Before Vello Vedelik began to wander the Earth, he became skilled in animal husbandry, with an area of concentration in fish breeding. He is said to know how to pair the right animals to produce a new generation of fish that is better than its predecessor generation.
Vedelik believes that Epp has strong genes. In 1999, when young men would flock to Vedelik's booth to chat up his lovely assistant Epp, Vedelik would tell her to pay them no mind on account of their average genetic potential. They were not worthy of her time. Vedelik knows fish; he seems to know humans too, as the Persian episode demonstrated.
But the last night on the island, Epp asked Vello for his expert opinion on me as a breeding specimen. Since we have two children, it's after the fact but, still, when you are in the presence of an expert who can identify a person's ancestral lineage by eye, you take advantage of your opportunities.
Vedelik pointed out that the fact that our two daughters are lighter than I am confirms his original assessment of Epp's strong genetic make-up. However, because they are incredibly cute and talented -- Anna, aged 1.5, has started saying "Hola" -- it indicates that I am no slouch myself.
"He seems intelligent and well balanced," Vedelik affirms. "He is definitely above average." I feel embarrassed and at the same time proud. There is nothing like having your genetic constitution judged by a fish breeder.
Vedelik also knows that we have been writing about him on the Internet. He does not use the Internet, but one of his accomplices has sent him telepathic messages about it. "You have been writing about me and you haven't even asked my permission," he accosted us.
"It's ok," Epp said, soothing him. 'I was just trying to find my bag, and Giustino? Well, he calls you 'Vedelik.'" "Vedelik?!" he smiles, approving of the strange moniker. "Well, you can write what you want about my theories," he said, "but, whatever you do, don't give away my trade secrets." He is afraid that other Estonians will copy him and try to capitalize on his ideas.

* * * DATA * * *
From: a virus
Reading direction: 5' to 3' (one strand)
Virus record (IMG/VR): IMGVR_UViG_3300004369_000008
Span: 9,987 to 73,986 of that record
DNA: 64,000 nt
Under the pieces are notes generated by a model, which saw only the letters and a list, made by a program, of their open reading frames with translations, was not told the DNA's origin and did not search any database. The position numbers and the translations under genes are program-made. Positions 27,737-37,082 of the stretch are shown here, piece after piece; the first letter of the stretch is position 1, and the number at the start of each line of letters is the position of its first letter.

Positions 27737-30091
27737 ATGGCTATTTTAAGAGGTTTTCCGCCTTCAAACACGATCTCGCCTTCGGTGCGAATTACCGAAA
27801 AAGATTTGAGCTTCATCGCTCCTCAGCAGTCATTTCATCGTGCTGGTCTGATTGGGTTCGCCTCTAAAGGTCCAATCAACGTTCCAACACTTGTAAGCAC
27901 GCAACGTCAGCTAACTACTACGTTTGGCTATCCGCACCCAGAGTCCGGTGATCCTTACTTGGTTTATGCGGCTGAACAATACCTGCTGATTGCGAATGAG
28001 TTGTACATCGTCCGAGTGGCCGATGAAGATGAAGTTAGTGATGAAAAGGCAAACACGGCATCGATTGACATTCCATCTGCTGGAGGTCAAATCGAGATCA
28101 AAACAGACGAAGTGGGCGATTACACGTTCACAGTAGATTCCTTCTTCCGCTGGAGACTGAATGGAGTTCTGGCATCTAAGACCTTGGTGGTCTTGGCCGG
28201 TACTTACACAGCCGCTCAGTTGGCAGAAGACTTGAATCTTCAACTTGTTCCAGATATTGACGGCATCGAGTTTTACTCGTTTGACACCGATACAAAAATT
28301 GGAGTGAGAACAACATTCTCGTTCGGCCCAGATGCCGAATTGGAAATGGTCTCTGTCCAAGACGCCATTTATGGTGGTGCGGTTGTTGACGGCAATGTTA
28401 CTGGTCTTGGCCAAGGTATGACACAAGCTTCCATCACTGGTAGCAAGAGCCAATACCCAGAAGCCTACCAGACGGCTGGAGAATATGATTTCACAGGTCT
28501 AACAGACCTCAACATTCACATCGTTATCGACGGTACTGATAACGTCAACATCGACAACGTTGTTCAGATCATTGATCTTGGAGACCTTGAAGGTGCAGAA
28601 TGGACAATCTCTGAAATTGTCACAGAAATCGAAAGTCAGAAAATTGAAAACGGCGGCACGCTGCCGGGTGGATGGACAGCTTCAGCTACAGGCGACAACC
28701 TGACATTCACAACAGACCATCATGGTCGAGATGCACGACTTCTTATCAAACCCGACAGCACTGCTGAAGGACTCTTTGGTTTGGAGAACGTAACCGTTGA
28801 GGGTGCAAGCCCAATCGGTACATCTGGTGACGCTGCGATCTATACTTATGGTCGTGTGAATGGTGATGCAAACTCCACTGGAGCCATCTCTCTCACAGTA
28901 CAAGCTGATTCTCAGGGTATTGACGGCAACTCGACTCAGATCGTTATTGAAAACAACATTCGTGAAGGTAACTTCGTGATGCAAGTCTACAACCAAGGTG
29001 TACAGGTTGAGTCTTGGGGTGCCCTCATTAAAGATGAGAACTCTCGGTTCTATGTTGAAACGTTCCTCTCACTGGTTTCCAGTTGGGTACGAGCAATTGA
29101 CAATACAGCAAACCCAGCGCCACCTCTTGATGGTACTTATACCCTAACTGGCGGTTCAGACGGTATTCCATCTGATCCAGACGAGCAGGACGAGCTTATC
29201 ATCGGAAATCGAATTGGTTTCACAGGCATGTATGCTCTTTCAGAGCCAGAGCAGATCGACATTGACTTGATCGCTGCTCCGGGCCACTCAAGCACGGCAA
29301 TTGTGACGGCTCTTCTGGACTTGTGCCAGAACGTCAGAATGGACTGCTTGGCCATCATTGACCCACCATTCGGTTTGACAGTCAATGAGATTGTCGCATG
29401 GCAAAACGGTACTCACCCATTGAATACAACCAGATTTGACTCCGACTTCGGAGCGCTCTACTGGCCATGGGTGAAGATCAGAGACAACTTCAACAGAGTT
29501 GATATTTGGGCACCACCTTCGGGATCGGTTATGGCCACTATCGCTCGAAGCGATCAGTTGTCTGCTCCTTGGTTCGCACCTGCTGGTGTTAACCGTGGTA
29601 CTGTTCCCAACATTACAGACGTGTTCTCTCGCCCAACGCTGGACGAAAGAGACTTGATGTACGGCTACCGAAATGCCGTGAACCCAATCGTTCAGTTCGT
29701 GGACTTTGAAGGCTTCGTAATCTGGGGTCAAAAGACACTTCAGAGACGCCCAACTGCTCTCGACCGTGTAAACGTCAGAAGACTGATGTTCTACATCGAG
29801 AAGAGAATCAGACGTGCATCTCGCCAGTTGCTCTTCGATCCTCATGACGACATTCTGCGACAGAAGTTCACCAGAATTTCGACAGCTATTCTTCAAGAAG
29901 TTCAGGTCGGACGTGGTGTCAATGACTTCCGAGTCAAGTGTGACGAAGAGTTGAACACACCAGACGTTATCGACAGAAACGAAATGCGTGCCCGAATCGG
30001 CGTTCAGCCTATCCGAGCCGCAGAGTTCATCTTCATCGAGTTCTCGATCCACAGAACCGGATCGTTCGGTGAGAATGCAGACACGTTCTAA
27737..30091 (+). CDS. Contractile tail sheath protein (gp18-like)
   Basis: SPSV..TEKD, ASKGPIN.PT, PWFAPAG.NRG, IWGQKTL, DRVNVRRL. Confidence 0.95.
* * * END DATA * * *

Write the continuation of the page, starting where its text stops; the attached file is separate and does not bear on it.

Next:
We left Vedelik at the bus station. We all waved to him from the bus windows as it pulled away into the night. He shook my hand, looked me in the eye, and said, väga meeldiv. He even smiled. I began to suspect that he might like me as a person. I saw him once more from the bus window, standing below a lamp on a street corner. A small halo hovered above his gray hair. Then he was gone.
Poor Manuel meantime had tried to link up with us on the last day, but, in true Spaniard style, did not call before hand. While we were on our bus, he and his old pal Gallo stopped by to see "Epah" one last time. He left us a present instead at the front desk. I thought it could be the bag, but it was the idola de tara -- a statue of the Canarian God who shares her name with Estonia's Taara.
At 4 am, we huddled to board our buses. The Finns were on their flight back to Vaasa. Marta hugged Jennifer, and I wished them hyvää matkaa, to which they replied jo and nii and kiitos -- all three of their favorite words. I loaded our overstuffed bag, now filled with t-shirts and bags of gofio and a little idola de tara, and helped my family on board. Our bus then slowly stole away into the early morning. Our vacation was over.